I do not like organized religion. Religion and faith have unqestionably been positive forces in the development of mankind. I'm not sure that the same can be said of religious hierarchies. I don't want to name specifics because I don't want to be uneccesarily offensive, and I don't want to seem like I'm signalling anyone out, but it shouldn't be hard for anyone to come up with at least one example on a moments notice.
The reason that I'm moved to write about this today is the increasing incidence of stories like this one (via):
WAYNE, N.J. — Evangelist Ken Ham smiled at the 2,300 elementary students packed into pews, their faces rapt. With dinosaur puppets and silly cartoons, he was training them to reject much of geology, paleontology and evolutionary biology as a sinister tangle of lies.Put aside that this dichotomy between knowledge and faith is profoundly unneccesary and deeply disturbing to me as an attack on rationality, it causes nothing short of revulsion that the recipients of this sort of lecture are those most powerless to evaluate its providence or usefullness. As I mentioned, you don't have to look far and wide to find stories like this, and I won't inundate with links to belabor the point.
"Boys and girls," Ham said. If a teacher so much as mentions evolution, or the Big Bang, or an era when dinosaurs ruled the Earth, "you put your hand up and you say, 'Excuse me, were you there?' Can you remember that?"
The children roared their assent.
"Sometimes people will answer, 'No, but you weren't there either,' " Ham told them. "Then you say, 'No, I wasn't, but I know someone who was, and I have his book about the history of the world.' " He waved his Bible in the air.
"Who's the only one who's always been there?" Ham asked.
"God!" the boys and girls shouted.
"Who's the only one who knows everything?"
"So who should you always trust, God or the scientists?"
The children answered with a thundering: "God!"
I don't understand the appeal of a world where the answer to everything is g-o-d did it. As a commenter on another site put it (rather more floridly than I might have):
The thing that just amazes me about [this] view of the universe is how small and boring it is.The most elegant argument I've read in the debate over "Intelligent Design as science" is this: it diminishes, rather than exalts, the role of the creator. As science discovers more and more, the set of things 'unexplainable' shrinks further and further, and with it, the things done by a higher being.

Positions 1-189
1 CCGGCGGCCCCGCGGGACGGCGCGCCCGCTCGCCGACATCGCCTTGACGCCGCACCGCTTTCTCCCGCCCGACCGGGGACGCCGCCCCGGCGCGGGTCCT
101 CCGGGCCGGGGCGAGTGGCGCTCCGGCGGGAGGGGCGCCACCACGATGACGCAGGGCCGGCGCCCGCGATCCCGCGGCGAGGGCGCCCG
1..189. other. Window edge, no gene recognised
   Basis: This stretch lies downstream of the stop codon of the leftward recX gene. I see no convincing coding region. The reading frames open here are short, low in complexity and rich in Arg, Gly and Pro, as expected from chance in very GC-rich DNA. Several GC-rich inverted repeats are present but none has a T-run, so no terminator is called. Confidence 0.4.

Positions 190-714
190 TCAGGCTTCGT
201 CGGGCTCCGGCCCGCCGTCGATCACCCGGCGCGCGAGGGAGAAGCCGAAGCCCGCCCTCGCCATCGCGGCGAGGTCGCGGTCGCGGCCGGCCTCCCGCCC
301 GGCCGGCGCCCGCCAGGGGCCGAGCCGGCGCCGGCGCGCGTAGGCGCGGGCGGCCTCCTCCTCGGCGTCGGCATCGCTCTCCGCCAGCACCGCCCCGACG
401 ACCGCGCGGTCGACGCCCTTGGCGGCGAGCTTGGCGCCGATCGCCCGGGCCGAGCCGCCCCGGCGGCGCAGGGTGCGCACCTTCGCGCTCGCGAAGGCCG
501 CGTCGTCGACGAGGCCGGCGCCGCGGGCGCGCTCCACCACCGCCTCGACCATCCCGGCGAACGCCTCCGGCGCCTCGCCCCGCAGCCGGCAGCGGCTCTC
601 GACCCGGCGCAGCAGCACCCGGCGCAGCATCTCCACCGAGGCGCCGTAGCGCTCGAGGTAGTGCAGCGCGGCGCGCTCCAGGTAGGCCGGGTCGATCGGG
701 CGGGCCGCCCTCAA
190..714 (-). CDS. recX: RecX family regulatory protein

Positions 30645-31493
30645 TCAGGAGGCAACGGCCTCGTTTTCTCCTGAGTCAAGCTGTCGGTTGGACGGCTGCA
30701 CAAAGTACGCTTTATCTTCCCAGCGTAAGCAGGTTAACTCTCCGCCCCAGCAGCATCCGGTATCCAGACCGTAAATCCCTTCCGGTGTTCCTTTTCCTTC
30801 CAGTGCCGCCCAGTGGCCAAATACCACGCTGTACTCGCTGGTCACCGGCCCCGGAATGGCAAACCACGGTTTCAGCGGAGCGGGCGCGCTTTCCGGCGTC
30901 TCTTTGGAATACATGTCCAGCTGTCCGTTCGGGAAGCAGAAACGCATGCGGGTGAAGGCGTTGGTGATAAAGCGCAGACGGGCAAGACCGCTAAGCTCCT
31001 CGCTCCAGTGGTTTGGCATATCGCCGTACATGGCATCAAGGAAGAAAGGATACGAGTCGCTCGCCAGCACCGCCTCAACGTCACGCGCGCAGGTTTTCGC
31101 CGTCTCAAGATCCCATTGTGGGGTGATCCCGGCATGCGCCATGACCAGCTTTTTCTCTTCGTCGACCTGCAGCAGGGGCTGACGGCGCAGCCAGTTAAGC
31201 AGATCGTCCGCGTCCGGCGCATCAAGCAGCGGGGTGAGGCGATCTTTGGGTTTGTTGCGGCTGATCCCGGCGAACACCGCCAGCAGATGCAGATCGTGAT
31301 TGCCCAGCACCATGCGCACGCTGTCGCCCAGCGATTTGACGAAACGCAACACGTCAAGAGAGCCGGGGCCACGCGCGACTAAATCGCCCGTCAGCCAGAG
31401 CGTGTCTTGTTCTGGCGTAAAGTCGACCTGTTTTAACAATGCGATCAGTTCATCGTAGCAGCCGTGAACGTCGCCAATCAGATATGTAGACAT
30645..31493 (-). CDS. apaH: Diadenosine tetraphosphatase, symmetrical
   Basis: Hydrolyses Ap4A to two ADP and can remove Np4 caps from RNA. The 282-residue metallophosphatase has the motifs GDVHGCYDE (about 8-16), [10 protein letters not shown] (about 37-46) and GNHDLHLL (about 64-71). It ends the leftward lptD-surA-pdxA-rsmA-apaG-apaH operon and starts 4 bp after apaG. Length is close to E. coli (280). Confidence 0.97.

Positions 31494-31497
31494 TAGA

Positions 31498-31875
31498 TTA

God made everything, God knows everything, God predicted everything, everything is going according to God’s plan – the end of which is foreordained, so there’s no point to trying to end war or world hunger or poverty, because it’s all going to end in an Apocalypse anyway.
No mysteries to solve, no discoveries to exclaim over, no fascinating parallels to find or paradoxes to figure out. No startling sense of kinship when you first look into a great ape’s eyes and the ape looks back at you, no sense of delight when you learn that even octopi are capable of intelligent reasoning and have distinct personalities – no sense of connection with anything else on the planet, much less in the greater cosmos.
I don't understand how, in the abstract, knowledge and reason can be bad things, and I can't comprehend trumpeting one's lack of same. And I don't see why knowledge and faith have to be in opposition. If the physical sciences describe the workings and machinery of our universe, they do nothing to explain how they came to be or what set them in motion.
Finally, as always, I'm surprised that people of faith allow people such as Ham (or Pat Robertson, or whomever) to be their public 'representatives'. I know you don't really agree with them, stand up and say so.
Update 2/13: Mark Daniels does indeed stand-up and says so:
As Mr. Ham says, no human being could have been there at the beginning of God's creation. But using terms and notions human beings might understand, the Biblical writers were inspired by God to affirm that God created the universe. With this understanding, it's okay for Christians to think that paleontology, biology, and other scientific disciplines, though finite and as prone to error as any other human pursuit, might have something to say about the when and how of Creation.Read the whole thing.
Update #2: And there's a lot more where that came from:
In the basement of an apartment building in Evanston, Ill., the Rev. Mitchell Brown said to the 21 people who came to services at the Evanston Mennonite Church that Darwin's theories in fact had compelled people to have faith rather than look for "special effects" to confirm the existence of God.I wish we heard more about this largely silent (hopefully) majority, instead of running off to find the nearest televangelist when we need a God quote for a story.
"He forced religion to grow up, to become, really, faith for the first time," Mr. Brown said. "The life of community, that is where we know God today."
The event, called Evolution Sunday, is an outgrowth of the Clergy Letter Project, started by academics and ministers in Wisconsin in early 2005 as a response to efforts, most notably in Dover, Pa., to discredit the teaching of evolutionary theory in public schools.
"There was a growing need to demonstrate that the loud, shrill voices of fundamentalists claiming that Christians had to choose between modern science and religion were presenting a false dichotomy," said Michael Zimmerman, dean of the College of Letters and Sciences at the University of Wisconsin Oshkosh and the major organizer of the letter project.